Fear tells you you’re on the right track.
When you feel dragonflies in your stomache, and doubts haunt your mind, that’s not a bad thing — that’s a physiological response telling you, There is potential here to do something cool.
And if that concept is not enough to get me to do something, I think ahead to the future. What if I didn’t do this thing? What would happen if, because I was afraid, my fear persuaded me to, no, don’t sneak into that high school construction site, we could get in trouble. Let’s go home, watch It’s Always Sunny in Philadelphia, and pass out with flaming hot cheeto’s strewn across the couch.
What would’ve happened then is that I would’ve regretted not sneaking into the construction site with my four other friends, and I would be plagued with, What if? for the next week. Then I would promptly forget the event had occurred. Instead, we spent three hours there, throwing cinder blocks off the four story roof, and exploding fire extinguishers. And now I have a story.
But let’s take a slightly different tack — that story was the small scale. What if we become involved with the big-scale? What if we apply this concept to the meaningful issues in life, like whether to travel for a year before university or go straight to college?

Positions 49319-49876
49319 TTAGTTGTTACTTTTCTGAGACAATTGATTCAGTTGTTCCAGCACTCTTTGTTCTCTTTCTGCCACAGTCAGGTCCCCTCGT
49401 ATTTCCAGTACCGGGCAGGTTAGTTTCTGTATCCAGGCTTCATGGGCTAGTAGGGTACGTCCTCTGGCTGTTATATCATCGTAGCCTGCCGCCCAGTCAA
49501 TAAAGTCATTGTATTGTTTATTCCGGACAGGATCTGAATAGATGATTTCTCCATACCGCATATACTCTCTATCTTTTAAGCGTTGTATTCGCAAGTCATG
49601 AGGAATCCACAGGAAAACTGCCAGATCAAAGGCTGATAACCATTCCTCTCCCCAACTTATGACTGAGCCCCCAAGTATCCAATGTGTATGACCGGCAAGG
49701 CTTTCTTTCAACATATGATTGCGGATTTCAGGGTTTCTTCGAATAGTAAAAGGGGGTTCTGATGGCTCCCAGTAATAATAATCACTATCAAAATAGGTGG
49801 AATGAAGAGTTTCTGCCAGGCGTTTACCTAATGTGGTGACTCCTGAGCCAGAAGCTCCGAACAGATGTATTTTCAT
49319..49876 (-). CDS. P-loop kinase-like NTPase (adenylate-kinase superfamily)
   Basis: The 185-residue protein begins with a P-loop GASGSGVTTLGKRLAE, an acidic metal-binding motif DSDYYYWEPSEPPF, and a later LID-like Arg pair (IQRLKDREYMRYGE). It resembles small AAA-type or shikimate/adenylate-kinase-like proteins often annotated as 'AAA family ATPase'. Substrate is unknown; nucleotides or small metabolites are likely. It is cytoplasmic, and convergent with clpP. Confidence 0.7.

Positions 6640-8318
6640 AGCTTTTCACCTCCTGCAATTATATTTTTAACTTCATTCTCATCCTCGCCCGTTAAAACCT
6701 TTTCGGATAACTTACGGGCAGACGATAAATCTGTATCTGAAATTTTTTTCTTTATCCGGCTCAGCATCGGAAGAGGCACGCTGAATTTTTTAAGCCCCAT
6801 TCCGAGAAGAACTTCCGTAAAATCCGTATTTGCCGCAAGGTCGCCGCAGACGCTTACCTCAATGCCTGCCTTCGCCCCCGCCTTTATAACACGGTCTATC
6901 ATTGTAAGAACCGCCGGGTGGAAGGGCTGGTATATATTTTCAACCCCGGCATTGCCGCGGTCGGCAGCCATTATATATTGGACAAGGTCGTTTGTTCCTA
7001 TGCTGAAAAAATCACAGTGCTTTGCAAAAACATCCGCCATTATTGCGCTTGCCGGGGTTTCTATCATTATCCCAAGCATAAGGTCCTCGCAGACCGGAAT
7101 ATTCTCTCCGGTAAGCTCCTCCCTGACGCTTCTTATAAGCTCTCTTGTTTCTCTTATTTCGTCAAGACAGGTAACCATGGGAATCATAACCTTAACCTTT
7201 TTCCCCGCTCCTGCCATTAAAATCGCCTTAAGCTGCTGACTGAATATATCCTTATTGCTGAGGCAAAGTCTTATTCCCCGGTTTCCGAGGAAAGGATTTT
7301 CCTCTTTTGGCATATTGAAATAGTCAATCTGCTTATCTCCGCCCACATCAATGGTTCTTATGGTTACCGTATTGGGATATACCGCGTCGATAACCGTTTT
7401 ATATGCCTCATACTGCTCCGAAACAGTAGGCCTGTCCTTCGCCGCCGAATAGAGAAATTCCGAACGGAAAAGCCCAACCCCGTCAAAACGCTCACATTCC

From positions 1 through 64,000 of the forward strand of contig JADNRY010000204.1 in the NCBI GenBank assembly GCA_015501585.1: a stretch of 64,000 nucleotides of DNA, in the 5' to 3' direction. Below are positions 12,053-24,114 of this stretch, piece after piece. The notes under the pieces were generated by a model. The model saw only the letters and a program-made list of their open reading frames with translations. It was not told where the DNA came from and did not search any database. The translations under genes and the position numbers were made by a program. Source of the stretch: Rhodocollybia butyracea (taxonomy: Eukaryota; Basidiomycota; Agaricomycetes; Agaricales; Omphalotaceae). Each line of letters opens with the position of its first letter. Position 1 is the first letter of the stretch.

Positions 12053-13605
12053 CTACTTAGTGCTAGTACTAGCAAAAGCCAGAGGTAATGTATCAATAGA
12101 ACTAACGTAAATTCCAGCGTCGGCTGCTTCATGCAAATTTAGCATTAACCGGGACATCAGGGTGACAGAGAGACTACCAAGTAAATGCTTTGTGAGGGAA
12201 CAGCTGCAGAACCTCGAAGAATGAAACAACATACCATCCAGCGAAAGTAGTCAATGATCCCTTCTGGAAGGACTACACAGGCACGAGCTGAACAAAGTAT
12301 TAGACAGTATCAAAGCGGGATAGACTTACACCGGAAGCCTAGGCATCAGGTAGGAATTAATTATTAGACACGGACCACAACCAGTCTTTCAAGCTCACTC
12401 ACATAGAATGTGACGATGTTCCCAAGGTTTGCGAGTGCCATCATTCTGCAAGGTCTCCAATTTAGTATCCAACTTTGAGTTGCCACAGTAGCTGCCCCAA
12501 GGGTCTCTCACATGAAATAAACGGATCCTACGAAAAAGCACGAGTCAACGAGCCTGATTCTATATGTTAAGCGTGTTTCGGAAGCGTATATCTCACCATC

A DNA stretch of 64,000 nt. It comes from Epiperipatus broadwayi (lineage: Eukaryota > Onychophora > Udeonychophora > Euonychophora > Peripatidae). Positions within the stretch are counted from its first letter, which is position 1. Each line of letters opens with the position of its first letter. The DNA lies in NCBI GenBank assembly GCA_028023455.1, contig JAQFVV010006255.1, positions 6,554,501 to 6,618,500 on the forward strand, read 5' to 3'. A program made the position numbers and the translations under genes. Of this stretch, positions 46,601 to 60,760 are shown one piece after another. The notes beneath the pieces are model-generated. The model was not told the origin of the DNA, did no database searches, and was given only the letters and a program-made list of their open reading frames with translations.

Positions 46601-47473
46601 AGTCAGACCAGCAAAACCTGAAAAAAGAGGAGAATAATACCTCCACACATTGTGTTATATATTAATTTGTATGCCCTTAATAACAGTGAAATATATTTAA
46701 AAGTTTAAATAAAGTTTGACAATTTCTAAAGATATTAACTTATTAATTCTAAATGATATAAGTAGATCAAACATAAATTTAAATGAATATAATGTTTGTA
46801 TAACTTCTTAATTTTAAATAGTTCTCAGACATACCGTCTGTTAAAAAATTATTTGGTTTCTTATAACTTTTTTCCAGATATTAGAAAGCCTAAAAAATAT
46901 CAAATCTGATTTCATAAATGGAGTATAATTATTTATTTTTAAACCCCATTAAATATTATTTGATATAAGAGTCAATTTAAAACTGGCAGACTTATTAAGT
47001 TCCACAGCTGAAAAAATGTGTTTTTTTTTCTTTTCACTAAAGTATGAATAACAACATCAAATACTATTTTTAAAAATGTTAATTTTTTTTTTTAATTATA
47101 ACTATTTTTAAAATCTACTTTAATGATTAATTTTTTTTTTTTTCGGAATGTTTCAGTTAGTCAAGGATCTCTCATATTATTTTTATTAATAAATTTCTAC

My girlfriend just had her college orientation for the past two days. And I started freaking out slightly. Because it’s becoming real. She’s going to be going to college, and I will be working for another four months before I leave to travel Southeast Asia. In fact, everyone is leaving for college while I’m the only one — that’s a lie, I convinced a good friend of mine to travel to Southeast too, but I think he’s taking a semester in Munich first — who isn’t going to school first.
And I started to question whether I’d made the right choice.
Whether I’d made a mistake.
But then I thought back to what I’ve just written; the presence of fear tells you there is potential for greatness. No man ever did something great without feeling fear first. It wouldn’t be great without it.
The next time you feel fear, don’t say, Oh fuck, my hands are beginning to shake, I’m nervous, how do I stop this?
Give a wry grin instead, and think, Ah, I have a lead.